Boston Scientific Corp. has issued a worldwide voluntary recall for an older version of one of its most commercially promising devices, the Lotus transcatheter aortic heart valve replacement system, following the deaths of three patients.
The Aug. 1 recall affects about 250 Lotus valve systems that were manufactured before March 2016 but have not yet been implanted in patients. About 15 of the devices are in the U.S.
The recall doesn’t raise safety concerns for valves that have already been implanted in patients’ hearts. Rather, the flaw involves a component that may break when the device is being implanted; the component is not left inside the body after the procedure.
The problem with the component — called the “release mandrel” — was fixed in March. The company said it has received no reports of broken release mandrels since then.
Although most of the malfunctions were resolved by just removing the device and its deployment system from the body, there were three cases that resulted in what the recall notice called “catastrophic vessel trauma associated with patient death.”
The recall isn’t expected to have a material financial effect on the company, a Boston Scientific spokesperson said via e-mail.
The Lotus valve is commercially available in Europe but only offered through clinical trials in the United States.
It’s part of a new wave of artificial heart valves that can be implanted without major surgery, because they’re designed to fit inside narrow tubes called catheters that can be inserted into a blood vessel and advanced to the heart using the body’s vascular system.
The release mandrel is a component of the system used to release the Lotus valve from the delivery system.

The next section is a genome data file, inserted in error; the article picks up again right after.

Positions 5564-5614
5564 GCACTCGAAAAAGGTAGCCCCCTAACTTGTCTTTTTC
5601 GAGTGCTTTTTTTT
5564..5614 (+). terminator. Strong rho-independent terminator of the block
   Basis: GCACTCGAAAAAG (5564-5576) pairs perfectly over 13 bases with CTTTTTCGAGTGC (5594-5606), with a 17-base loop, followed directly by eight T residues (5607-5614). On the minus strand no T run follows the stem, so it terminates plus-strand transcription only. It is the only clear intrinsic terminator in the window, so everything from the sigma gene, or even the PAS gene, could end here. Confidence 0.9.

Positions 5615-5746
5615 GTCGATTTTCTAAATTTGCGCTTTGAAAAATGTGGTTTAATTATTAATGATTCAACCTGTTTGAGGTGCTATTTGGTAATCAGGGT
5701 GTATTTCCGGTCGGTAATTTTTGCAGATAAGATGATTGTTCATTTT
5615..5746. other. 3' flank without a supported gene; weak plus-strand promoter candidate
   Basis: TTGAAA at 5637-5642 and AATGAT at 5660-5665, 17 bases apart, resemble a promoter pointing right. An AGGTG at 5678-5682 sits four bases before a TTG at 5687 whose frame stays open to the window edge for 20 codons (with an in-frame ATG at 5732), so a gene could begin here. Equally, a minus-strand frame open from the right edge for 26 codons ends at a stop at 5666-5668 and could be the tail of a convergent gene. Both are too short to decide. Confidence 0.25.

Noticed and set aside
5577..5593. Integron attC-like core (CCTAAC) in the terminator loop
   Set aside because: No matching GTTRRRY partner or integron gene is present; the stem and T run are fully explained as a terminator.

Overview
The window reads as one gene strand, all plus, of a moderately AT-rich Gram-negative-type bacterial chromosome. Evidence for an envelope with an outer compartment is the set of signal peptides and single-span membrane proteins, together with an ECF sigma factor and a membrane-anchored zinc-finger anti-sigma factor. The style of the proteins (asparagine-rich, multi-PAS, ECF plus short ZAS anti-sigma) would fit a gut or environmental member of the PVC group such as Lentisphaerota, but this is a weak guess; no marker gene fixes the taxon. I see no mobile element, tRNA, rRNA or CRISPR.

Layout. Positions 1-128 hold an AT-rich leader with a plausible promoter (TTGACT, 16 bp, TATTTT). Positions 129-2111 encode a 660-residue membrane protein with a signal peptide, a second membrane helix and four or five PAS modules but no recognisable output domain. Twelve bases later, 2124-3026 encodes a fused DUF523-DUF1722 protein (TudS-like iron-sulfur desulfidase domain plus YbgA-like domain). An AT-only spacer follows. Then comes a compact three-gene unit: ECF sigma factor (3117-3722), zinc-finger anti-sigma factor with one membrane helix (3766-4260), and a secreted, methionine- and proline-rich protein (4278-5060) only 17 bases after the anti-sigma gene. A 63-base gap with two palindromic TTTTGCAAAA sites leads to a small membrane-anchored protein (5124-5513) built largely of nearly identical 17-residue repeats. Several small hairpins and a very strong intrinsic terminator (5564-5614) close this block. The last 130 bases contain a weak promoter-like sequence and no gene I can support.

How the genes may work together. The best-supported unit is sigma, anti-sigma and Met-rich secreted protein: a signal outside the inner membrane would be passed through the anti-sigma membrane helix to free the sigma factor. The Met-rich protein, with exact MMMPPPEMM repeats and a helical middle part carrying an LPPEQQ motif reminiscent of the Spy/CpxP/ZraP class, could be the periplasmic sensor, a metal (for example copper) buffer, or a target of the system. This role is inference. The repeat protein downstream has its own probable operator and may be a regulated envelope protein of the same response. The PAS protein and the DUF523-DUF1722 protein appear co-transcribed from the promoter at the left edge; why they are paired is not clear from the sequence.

The valves are intended to shorten patients’ recovery time by eliminating the need for open-heart surgery, though they’re also more expensive than traditional versions. The U.S. market for the devices is expected to balloon to about $1.8 billion in five years, as transcatheter aortic valves gain wider acceptance and replace traditional mechanical and bioprosthetic valves.
The market for transcatheter aortic valves is one of the fastest-growing niches in the med-tech industry, though only two companies — Medtronic and Edwards Lifesciences — have permission from the Food and Drug Administration to sell them commercially in the U.S.
Stock analysts routinely mention the Lotus as one of Boston Scientific’s most commercially promising devices. The company, which employs some 7,300 people at its operations in the Twin Cities, acquired the Lotus technology in its 2011 acquisition of California-based Sadra Medical.
Company officials said they completed enrollment for its ongoing U.S. clinical trial of the Lotus last December and are anticipating a green light from the FDA for U.S. sales in late 2017 or early 2018.
Joe Carlson • 612-673-4779